Lifestyle

Breast cancer: A guide to checking your breasts for lumps



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arah Beeny, 50, has revealed that she has breast cancer and is undergoing treatment, after she lost her mother to the same disease when she was 10 years old.

The presenter and property expert known for her work on UK property programmes said she had started chemotherapy to treat the cancer last week and will have surgery and undergo radiotherapy next year.

Earlier in August, British-born actor Dame Olivia Newton-John died at the age of 73, after a long battle with breast cancer.

Newton-John was diagnosed with breast cancer in 1992, when she was 43, before the illness went into remission. In 2017, she revealed that the cancer had returned, and spread to her lower back, before progressing to stage IV. She also had a second cancer diagnosis in 2013.

According to Breast Cancer UK, breast cancer is the most common form of cancer in the UK, and the most common cancer in women globally.

Though 80% of breast cancers occur in women over the age of 50, the earlier you get into the habit of checking for abnormalities, the better. With the help of Luke Powles, Associate Clinical Director from Bupa Health Clinics, we’ve put together a guide to checking your breasts.

This includes what to look out for and what actions to take, should you find anything that gives you cause for concern.

How to check your breasts

When you’re checking your breasts, look at the size and shape of each breast and check for any lumps. Make sure you check your nipples and the skin on your breasts. Check each area for any pain when you’re touching them, too. You might notice that your breasts feel different at different times in the month; it’s a good idea to become familiar with what’s normal for you during these times, so you can spot anything unusual.

What to look out for

  • A change in the size or shape of your breast
  • A change in the look or feel of your skin
  • A new lump, thickening or bumpy area in one breast or armpit 
  • Discharge or bleeding from your nipple
  • Any new discomfort or pain in one breast that doesn’t go away. 

How often should I be checking my breasts?

Try to get into the habit of checking your breasts regularly – as a general guide, aim for at least once a month. Find a suitable time that works for you; perhaps it’s after you’ve had a bath, when you’re getting dressed or when you’re settling down for the evening.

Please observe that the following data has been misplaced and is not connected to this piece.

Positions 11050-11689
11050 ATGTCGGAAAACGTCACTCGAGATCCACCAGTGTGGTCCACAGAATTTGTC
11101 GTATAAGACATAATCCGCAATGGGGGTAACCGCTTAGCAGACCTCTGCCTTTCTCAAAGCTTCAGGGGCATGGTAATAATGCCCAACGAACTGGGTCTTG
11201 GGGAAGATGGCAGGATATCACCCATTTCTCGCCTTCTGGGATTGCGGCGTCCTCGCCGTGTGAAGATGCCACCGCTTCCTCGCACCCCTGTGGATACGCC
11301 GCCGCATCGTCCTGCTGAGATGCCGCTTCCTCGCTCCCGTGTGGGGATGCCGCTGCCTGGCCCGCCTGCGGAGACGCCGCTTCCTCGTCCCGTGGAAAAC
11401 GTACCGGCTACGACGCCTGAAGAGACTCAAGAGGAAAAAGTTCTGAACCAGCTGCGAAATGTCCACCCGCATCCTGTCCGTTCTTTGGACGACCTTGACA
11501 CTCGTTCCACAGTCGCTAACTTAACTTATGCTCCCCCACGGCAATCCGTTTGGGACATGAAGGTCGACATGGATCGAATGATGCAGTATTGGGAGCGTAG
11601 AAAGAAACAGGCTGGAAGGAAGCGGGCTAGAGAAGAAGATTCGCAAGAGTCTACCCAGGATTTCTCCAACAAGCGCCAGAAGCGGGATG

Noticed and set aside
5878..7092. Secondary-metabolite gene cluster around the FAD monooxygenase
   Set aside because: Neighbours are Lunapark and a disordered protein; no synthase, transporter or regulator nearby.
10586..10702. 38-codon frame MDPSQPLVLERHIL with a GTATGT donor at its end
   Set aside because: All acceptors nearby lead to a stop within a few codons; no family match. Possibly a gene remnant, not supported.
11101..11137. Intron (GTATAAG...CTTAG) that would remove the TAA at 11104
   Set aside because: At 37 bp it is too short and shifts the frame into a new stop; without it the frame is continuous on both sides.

What’s also important that you’re aware of what’s normal for you and your body. You should be mindful that your breasts will change during your monthly cycle, pregnancy and menopause.

How early should you start checking for lumps?

Whilst there’s no specific age you should start checking your breasts, checking them from an early age will help you to become more aware of how they usually look and feel, and to help you spot any changes.

If you’re over 50, you’ll be invited for a breast screening (mammogram). You’re offered this screening every three years until you’re 70. You should still be checking your breasts regularly – a breast screening shouldn’t replace your regular breast checks.

What should you do if you find a lump?

If you notice a lump in your breast, it’s really important to get this checked by your doctor. A lump or change to the feel or appearance of your breasts should never be ignored. Whilst it may not be anything serious, it can help put your mind at ease to speak to your doctor about any changes you spot.

Are there any breast abnormalities to look out for that may not be cancer?

Your breasts will change naturally each month and as you get older, and they may feel tender, heavy or lumpy at the end of your monthly cycle. These changes should normalise once your period starts. It’s easier to check your breasts regularly outside of your monthly cycle.

If you’re pregnant, your breasts will change while your baby is developing to get ready for breastfeeding, which means they may get bigger and feel sore and tender. When you reach the menopause, the amount of glandular tissue in your breasts reduces, because of the changes to your hormones. This can make your breasts feel different, and some women find they’re softer and less firm.

It’s really important that when you’re checking your breasts (make sure you’re checking the whole of your breast area), you’re looking for any changes that feel different for you. It’s best to speak to your GP about anything you’re feeling unsure, worried or anxious about – as they’ll be able to help you.

You can find out more information or book a breast health check with BUPA, here.



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